Finance Secretary facing questions as councils claim cuts ‘inevitable’

Finance Secretary Derek Mackay is facing questions about the impact of his budget on councils after local authority leaders warned cuts were now “inevitable” to services which had previously been protected.

MSPs on the Scottish Parliament’s Local Government and Communities Committee are due to question both Mr Mackay and Gail Macgregor, the resources spokeswoman for the council umbrella group Cosla.

It comes as Holyrood steps up its scrutiny of the Finance Secretary’s proposed tax and spending plans for 2019-20.

Mr Mackay has already insisted councils will get a real-terms increase in both their revenue and capital funding, with cash for local government to total £11.1 billion in the coming year.

But a submission from Cosla, sent to the committee ahead of Wednesday’s meeting, warned that the Scottish Government’s draft budget would have a “major impact” on their work.

Across Scotland, local authorities are responsible for a host of services, including the provision of schools and care services, social work support, rubbish collection and street cleaning.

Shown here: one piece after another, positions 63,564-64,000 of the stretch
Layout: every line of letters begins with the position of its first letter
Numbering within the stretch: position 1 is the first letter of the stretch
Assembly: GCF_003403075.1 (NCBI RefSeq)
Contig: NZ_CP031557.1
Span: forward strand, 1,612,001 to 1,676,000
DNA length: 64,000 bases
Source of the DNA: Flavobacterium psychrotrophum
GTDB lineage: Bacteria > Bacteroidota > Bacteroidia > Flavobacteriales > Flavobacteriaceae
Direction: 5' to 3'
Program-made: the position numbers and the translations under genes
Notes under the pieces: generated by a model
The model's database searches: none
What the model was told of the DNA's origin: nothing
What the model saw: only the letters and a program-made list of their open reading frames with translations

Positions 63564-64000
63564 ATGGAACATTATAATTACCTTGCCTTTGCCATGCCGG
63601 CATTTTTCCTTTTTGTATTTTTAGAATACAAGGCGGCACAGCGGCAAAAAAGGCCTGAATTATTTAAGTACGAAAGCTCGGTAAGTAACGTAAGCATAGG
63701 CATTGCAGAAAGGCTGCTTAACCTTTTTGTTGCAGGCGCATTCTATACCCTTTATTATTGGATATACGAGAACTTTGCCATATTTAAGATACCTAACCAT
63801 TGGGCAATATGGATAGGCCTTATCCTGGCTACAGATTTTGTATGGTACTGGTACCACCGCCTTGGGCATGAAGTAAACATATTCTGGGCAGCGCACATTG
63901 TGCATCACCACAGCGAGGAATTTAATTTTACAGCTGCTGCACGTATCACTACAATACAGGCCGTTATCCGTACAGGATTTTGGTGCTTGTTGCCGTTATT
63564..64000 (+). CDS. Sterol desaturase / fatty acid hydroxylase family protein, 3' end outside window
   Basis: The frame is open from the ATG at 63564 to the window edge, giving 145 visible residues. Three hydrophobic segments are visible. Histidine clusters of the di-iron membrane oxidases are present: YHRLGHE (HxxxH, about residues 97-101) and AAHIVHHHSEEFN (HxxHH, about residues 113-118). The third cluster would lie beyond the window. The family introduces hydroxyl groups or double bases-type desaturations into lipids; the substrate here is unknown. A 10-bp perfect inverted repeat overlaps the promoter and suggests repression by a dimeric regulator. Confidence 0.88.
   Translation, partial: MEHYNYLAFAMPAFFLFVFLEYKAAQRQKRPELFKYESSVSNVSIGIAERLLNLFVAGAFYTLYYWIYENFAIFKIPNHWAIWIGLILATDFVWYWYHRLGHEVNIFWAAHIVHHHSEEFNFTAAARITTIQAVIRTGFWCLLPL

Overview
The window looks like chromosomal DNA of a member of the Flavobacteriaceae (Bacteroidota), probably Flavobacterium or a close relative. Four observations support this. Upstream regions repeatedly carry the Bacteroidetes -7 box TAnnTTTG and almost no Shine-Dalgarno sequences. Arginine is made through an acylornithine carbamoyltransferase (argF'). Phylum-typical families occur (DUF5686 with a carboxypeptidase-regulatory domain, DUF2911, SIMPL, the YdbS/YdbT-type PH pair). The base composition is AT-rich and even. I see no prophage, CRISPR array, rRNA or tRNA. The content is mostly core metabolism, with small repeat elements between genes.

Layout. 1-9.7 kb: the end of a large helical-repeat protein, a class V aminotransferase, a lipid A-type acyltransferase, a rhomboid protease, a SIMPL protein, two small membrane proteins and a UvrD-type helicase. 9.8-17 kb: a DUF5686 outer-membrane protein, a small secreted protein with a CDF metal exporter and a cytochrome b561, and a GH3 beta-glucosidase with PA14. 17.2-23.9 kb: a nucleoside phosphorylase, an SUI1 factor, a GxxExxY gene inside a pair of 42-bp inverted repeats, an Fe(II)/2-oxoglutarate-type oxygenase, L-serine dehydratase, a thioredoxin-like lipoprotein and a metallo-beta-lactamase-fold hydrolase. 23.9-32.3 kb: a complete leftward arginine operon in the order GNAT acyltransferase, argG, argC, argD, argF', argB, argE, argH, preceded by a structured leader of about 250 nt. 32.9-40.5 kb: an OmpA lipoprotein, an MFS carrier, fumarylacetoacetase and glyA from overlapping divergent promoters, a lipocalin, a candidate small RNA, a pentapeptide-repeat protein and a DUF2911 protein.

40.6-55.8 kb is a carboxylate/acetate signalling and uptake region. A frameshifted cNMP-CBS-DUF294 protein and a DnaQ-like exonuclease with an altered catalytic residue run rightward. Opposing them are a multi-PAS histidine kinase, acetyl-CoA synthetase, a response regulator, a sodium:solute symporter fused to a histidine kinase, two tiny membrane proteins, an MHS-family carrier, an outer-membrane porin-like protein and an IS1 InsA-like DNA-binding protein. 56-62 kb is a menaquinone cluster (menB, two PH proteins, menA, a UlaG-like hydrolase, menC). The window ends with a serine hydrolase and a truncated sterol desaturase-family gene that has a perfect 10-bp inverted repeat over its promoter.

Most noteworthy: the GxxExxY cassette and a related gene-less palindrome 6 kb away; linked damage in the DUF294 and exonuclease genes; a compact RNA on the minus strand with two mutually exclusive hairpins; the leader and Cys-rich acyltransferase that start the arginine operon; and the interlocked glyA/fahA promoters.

Cosla stated: “The consequences of the announced cuts will have a major impact on the essential services provided by local government across Scotland and will severely limit our ability to invest in people, places and the economy.

“This settlement will impact jobs, frontline services and economic growth.”

The local government body argued councils have “done all that they can to make efficiencies and protect services” in previous years.

Cosla warned: “The efficiencies which were made in the past to protect these services have already been made and cuts to previously protected services will be inevitable.”

It insisted that while Mr Mackay had presented the budget as including a “slight increase” in council spending, the “reality of this for local government is a cut to core budget of £237 million”.

However, a Scottish Government spokesman said: “We have continued to ensure that our partners in local government receive a real terms increase in funding despite further cuts to the Scottish Budget from the UK Government.”